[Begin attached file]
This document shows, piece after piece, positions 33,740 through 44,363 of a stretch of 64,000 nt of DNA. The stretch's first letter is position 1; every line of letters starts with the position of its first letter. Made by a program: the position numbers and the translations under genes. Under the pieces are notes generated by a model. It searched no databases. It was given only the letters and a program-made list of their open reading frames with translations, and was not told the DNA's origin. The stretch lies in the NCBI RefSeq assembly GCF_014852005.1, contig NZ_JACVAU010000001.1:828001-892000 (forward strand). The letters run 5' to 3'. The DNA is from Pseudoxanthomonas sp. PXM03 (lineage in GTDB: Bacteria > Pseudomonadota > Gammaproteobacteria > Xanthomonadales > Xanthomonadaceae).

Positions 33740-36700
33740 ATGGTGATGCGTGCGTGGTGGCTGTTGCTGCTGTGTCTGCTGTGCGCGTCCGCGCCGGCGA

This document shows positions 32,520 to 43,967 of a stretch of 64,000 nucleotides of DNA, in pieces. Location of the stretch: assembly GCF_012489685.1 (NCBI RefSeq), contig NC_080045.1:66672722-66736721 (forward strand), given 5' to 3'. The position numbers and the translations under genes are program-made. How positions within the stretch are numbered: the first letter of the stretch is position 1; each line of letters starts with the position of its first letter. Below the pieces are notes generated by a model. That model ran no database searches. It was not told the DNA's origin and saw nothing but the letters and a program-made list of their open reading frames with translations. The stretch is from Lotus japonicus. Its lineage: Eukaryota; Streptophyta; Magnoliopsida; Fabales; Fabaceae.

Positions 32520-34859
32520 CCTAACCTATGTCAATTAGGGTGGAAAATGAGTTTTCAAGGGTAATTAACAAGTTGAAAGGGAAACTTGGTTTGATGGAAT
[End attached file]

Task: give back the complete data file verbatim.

This document shows, piece after piece, positions 33,740 through 44,363 of a stretch of 64,000 nt of DNA. The stretch's first letter is position 1; every line of letters starts with the position of its first letter. Made by a program: the position numbers and the translations under genes. Under the pieces are notes generated by a model. It searched no databases. It was given only the letters and a program-made list of their open reading frames with translations, and was not told the DNA's origin. The stretch lies in the NCBI RefSeq assembly GCF_014852005.1, contig NZ_JACVAU010000001.1:828001-892000 (forward strand). The letters run 5' to 3'. The DNA is from Pseudoxanthomonas sp. PXM03 (lineage in GTDB: Bacteria > Pseudomonadota > Gammaproteobacteria > Xanthomonadales > Xanthomonadaceae).

Positions 33740-36700
33740 ATGGTGATGCGTGCGTGGTGGCTGTTGCTGCTGTGTCTGCTGTGCGCGTCCGCGCCGGCGA

This document shows positions 32,520 to 43,967 of a stretch of 64,000 nucleotides of DNA, in pieces. Location of the stretch: assembly GCF_012489685.1 (NCBI RefSeq), contig NC_080045.1:66672722-66736721 (forward strand), given 5' to 3'. The position numbers and the translations under genes are program-made. How positions within the stretch are numbered: the first letter of the stretch is position 1; each line of letters starts with the position of its first letter. Below the pieces are notes generated by a model. That model ran no database searches. It was not told the DNA's origin and saw nothing but the letters and a program-made list of their open reading frames with translations. The stretch is from Lotus japonicus. Its lineage: Eukaryota; Streptophyta; Magnoliopsida; Fabales; Fabaceae.

Positions 32520-34859
32520 CCTAACCTATGTCAATTAGGGTGGAAAATGAGTTTTCAAGGGTAATTAACAAGTTGAAAGGGAAACTTGGTTTGATGGAAT